[27 Sep 2015 | 6 Comments | ]
The Political Economics of Open Access Publishing – A series

One of the odd things about scholarly publishing is how little any particular group of stakeholders seems to understand the perspective of others. It is easy to start with researchers ourselves, who are for the most part embarrassingly ignorant of what publishing actually involves. But those who have spent a career in publishing are equally ignorant (and usually dismissive to boot) of researchers’ perspectives. Each in turn fail to understand what libraries are or how librarians think. Indeed the naive view that libraries and librarians are homogenous is a big …

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[22 Jun 2016 | 3 Comments | ]

I’ve been conflicted about posting this. I had planned to write something along these lines for several weeks but the murder of Jo Cox threw that sideways. The way I write tends to involve pushing words around in my head for a week or so, and then writing it all out. Thus most of this existed in some form prior to her murder but it was not written down. I don’t want to claim any prescience but those events, and the subsequent debate over their meaning, so reinforced the fears …

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[7 Jun 2016 | 2 Comments | ]
Canaries in the Elsevier Mine: What to watch for at SSRN

Just to declare various conflicts of interest: I regard Gregg Gordon, CEO of SSRN as a friend and have always been impressed at what he has achieved at SSRN. From the perspective of what is best for the services SSRN can offer to researchers, selling to Elsevier was a smart opportunity and probably the best of the options available given the need for investment. My concerns are at the ecosystem level. What does this mean for the system as a whole? 
The first two paragraphs of this post have been edited following …

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[18 May 2016 | 6 Comments | ]
Scholarly Communications: Less of a market, more like general taxation?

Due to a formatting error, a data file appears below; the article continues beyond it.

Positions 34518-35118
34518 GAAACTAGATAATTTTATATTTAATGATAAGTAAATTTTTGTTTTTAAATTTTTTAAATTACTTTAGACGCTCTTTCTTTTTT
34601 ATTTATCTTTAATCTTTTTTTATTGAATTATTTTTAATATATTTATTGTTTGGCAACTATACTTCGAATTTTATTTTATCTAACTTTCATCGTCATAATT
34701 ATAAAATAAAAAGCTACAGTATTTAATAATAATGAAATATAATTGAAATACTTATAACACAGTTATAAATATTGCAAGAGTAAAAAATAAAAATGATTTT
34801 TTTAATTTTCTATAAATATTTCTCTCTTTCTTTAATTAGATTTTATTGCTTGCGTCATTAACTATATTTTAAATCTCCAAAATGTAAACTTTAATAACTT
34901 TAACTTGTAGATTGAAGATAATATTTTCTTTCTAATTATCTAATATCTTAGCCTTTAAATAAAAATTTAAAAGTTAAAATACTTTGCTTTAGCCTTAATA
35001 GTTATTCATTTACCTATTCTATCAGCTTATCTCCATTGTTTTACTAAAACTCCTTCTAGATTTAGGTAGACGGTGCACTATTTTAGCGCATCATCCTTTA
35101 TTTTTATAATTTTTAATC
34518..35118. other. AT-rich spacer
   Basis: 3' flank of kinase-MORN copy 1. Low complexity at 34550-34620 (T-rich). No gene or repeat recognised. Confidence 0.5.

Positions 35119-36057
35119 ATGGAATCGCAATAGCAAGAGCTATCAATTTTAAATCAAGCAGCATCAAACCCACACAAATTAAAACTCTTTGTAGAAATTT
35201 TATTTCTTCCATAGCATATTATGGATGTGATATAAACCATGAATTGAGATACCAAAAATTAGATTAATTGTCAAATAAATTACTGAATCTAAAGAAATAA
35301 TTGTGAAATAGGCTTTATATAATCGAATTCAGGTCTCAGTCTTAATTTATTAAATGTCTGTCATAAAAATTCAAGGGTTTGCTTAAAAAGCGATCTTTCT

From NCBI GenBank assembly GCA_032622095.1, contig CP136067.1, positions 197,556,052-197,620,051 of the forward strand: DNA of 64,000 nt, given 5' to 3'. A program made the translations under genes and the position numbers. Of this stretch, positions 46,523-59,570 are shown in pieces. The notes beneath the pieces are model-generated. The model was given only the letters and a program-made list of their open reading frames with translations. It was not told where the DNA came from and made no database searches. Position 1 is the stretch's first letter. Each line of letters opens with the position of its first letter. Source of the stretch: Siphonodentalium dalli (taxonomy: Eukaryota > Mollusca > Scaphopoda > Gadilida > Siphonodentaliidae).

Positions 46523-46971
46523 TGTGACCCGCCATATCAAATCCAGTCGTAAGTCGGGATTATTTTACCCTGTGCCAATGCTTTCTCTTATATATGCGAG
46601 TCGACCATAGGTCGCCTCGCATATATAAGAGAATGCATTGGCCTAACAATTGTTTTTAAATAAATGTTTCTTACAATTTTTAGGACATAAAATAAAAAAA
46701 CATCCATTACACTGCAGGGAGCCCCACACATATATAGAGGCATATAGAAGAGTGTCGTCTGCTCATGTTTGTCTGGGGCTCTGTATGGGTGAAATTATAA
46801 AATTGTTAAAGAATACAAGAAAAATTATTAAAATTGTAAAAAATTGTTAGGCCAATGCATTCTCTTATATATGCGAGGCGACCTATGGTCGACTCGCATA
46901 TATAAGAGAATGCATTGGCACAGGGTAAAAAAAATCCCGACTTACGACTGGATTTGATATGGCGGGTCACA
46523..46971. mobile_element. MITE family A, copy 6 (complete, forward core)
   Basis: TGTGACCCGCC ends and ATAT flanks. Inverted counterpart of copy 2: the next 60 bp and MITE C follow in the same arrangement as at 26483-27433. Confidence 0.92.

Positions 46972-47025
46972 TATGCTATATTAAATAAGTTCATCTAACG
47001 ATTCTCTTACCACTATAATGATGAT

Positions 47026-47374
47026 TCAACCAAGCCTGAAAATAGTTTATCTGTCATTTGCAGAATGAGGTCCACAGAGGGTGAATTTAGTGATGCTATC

This is necessarily speculative and I can’t claim to have bottomed out all the potential issues with this framing. It therefore stands as one of the “thinking in progress” posts I promised earlier in the year. Nonetheless it does seem like an interesting framing to pursue an understanding of scholarly communications through.
The idea of “the market” in scholarly communications has rubbed me up the wrong way for a long time. Both the moral and political superiority claimed by private and commercial players for the presumption that markets should be unregulated and …

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[16 May 2016 | 2 Comments | ]
Open Access Progress: Anecdotes from close to home

It has become rather fashionable in some circles to decry the complain about the lack of progress on Open Access. Particularly to decry the apparent failure of UK policies to move things forward. I’ve been guilty of frustration at various stages in the past and one thing I’ve always found useful is thinking back to where things were. So with that in mind here’s an anecdote or two that suggests not just progress but a substantial shift in the underlying practice.
I live with a chemist, a group not known for their engagement …

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[13 May 2016 | 2 Comments | ]
What is it publishers DO? (Reprise)

This is more a note to write something on this up in some more detail. In the original post What is it publishers do anyway? I gestured towards the idea that one of the main value-adds for the artist formerly known as the publisher is in managing a long tail of challenging, and in some cases quite dangerous issues. What I didn’t quite say, but was implicit, is that a big role for publishers in preventing the researcher-author from getting egg on their face.
Enter this weeks entry into the pantheon of …

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[10 May 2016 | Comments Off on PolEcon of OA Publishing VI: Economies of Scale | ]
PolEcon of OA Publishing VI: Economies of Scale

I think I committed to one of these every two weeks didn’t I? So already behind? Some of what I intended in this section already got covered in What are the assets of a journal? and the other piece Critiquing the Standard Analytics Paper so this is headed in a slightly different direction from originally planned.
There are two things you frequently hear in criticism of scholarly publishers. One is “why can’t they do X? It’s trivial. Service Y does this for free and much better!”. I covered some of the reasons that this is …